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What Are Fractional Coins?

Malcolm Tatum
Updated Feb 12, 2024
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Fractional coins are minted coins that are created with a value that amounts to some fraction of the basic currency unit used within a given country. Typically, this means that the coins represent a value that is equal to some specific amount of the lowest denomination of paper money issued as legal tender within that nation. Fractional currency coins make it possible to engage in purchases that cost less than the amount of that lowest paper currency, and can be used in conjunction with the paper money to conduct cash transactions.

Many nations utilize fractional coins as part of the overall process of issuing and controlling currency within a nation. Coins of this type are often considered important to the trade process, making it much easier for vendors to supply correct change for any purchases that do not equal the face value of any unit of paper money. In addition, collecting fractional coins issued by different nations and from different time periods is a common pastime that can also be very lucrative, especially if the coins in question are no longer in circulation and are considered very rare.

The range of fractional coins issued in a given country will depend on the range of cost units considered to be helpful within that particular market. For example, several different fractional coins are in common circulation in the United States, with all of the coins representing a fraction of the basic paper currency unit, the United States dollar. The US penny represents 1/100 of a single US dollar, while the nickel represents 5/100 of that same basic unit of paper currency. The dime represents 10% of a dollar, and the quarter represents 25% of the dollar. A fractional coin that is used on occasion is known as the half-dollar, and has a value of 50% of the US dollar.

Along with fractional coins that represent a portion of the most basic paper currency issued within a country, there have also been instances when coins equal to or even worth more than the basic paper currency unit were issued. For example, the United States Treasury has from time to time issued coins that were equal to the US dollar bill, as well as a two-dollar coin. Over the years, both fractional coins and coins traded at more than the assigned value of the basic paper currency unit have been issued in nations like Canada, the UK, and various nations in Africa.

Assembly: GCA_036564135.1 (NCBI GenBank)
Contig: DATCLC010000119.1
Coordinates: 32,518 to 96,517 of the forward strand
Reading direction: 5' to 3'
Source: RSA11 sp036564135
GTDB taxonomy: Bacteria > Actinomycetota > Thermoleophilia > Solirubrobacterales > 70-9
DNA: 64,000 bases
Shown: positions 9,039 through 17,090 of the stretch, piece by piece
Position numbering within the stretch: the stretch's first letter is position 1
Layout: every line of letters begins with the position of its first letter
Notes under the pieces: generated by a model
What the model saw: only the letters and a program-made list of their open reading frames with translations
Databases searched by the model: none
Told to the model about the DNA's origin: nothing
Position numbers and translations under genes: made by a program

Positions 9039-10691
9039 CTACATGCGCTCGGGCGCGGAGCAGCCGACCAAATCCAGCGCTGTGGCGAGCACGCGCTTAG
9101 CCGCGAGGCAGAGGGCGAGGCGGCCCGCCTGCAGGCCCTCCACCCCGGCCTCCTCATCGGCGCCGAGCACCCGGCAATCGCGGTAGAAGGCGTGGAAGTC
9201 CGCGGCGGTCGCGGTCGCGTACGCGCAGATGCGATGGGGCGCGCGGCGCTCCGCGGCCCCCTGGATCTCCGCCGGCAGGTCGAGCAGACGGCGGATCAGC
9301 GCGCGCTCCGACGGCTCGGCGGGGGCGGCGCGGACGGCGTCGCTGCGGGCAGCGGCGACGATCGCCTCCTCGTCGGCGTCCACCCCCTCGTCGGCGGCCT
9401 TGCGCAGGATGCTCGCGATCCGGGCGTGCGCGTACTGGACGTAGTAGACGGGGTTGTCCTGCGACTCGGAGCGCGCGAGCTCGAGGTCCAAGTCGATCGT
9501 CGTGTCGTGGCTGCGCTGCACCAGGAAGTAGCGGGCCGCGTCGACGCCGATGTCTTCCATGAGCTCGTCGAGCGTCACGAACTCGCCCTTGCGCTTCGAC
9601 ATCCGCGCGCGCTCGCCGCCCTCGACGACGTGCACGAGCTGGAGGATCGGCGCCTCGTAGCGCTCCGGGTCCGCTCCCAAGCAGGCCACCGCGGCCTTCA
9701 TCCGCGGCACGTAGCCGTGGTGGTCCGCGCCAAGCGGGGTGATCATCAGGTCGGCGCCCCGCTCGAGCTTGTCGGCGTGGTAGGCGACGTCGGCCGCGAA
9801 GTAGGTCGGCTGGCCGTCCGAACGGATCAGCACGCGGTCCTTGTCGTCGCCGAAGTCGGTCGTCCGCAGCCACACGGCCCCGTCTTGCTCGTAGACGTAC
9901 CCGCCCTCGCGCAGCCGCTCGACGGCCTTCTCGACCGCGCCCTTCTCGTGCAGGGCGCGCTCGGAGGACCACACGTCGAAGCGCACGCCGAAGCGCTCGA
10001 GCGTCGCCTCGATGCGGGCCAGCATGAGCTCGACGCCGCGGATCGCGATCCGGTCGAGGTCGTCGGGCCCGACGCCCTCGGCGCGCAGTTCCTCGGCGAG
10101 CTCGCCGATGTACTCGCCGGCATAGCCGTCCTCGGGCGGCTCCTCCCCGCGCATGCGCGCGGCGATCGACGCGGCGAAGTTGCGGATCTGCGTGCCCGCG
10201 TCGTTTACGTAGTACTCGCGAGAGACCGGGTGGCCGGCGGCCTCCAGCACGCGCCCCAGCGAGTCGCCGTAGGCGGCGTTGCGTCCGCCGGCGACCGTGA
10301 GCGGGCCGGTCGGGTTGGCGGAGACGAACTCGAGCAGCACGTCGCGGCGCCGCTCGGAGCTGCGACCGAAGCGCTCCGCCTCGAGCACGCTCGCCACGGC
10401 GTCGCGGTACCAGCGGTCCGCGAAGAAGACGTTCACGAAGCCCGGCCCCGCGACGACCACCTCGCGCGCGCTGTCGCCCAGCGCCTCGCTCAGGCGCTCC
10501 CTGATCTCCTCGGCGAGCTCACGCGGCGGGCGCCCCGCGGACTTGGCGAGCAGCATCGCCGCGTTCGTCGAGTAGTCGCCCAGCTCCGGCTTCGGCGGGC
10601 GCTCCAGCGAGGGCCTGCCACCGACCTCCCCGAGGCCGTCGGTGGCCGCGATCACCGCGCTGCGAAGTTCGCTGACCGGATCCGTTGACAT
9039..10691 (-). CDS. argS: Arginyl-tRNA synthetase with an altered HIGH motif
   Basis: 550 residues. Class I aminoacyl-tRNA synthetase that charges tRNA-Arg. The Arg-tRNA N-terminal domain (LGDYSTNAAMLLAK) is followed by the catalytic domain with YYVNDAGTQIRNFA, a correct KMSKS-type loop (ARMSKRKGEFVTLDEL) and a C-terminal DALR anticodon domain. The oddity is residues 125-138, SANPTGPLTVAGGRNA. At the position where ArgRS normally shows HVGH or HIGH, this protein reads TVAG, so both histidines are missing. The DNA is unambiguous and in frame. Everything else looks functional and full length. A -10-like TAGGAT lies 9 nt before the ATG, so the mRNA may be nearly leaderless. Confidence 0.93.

While the use of fractional coins is still popular around the world, the ability to complete transactions with the use of debit cards has made it possible for consumers to carry fewer of the coins, even for traditional purposes such as buying time at a parking meter. With technology now making it just as easy to manage inexpensive tasks such as using a pay-per-page printer or fax machine, purchasing a beverage from a soft drink dispenser, or feeding a parking meter, there has been some discussion from time to time of ceasing production on some of the smallest denominations of the fractional coin. The move is generally met with opposition by both consumers and businesses that desire to continue making it possible for their customers to pay in exact amounts using a combination of paper currency and coins.

WiseGeek is dedicated to providing accurate and trustworthy information. We carefully select reputable sources and employ a rigorous fact-checking process to maintain the highest standards. To learn more about our commitment to accuracy, read our editorial process.
Malcolm Tatum
By Malcolm Tatum
Malcolm Tatum, a former teleconferencing industry professional, followed his passion for trivia, research, and writing to become a full-time freelance writer. He has contributed articles to a variety of print and online publications, including WiseGeek, and his work has also been featured in poetry collections, devotional anthologies, and newspapers. When not writing, Malcolm enjoys collecting vinyl records, following minor league baseball, and cycling.
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Malcolm Tatum
Malcolm Tatum
Malcolm Tatum, a former teleconferencing industry professional, followed his passion for trivia, research, and writing...
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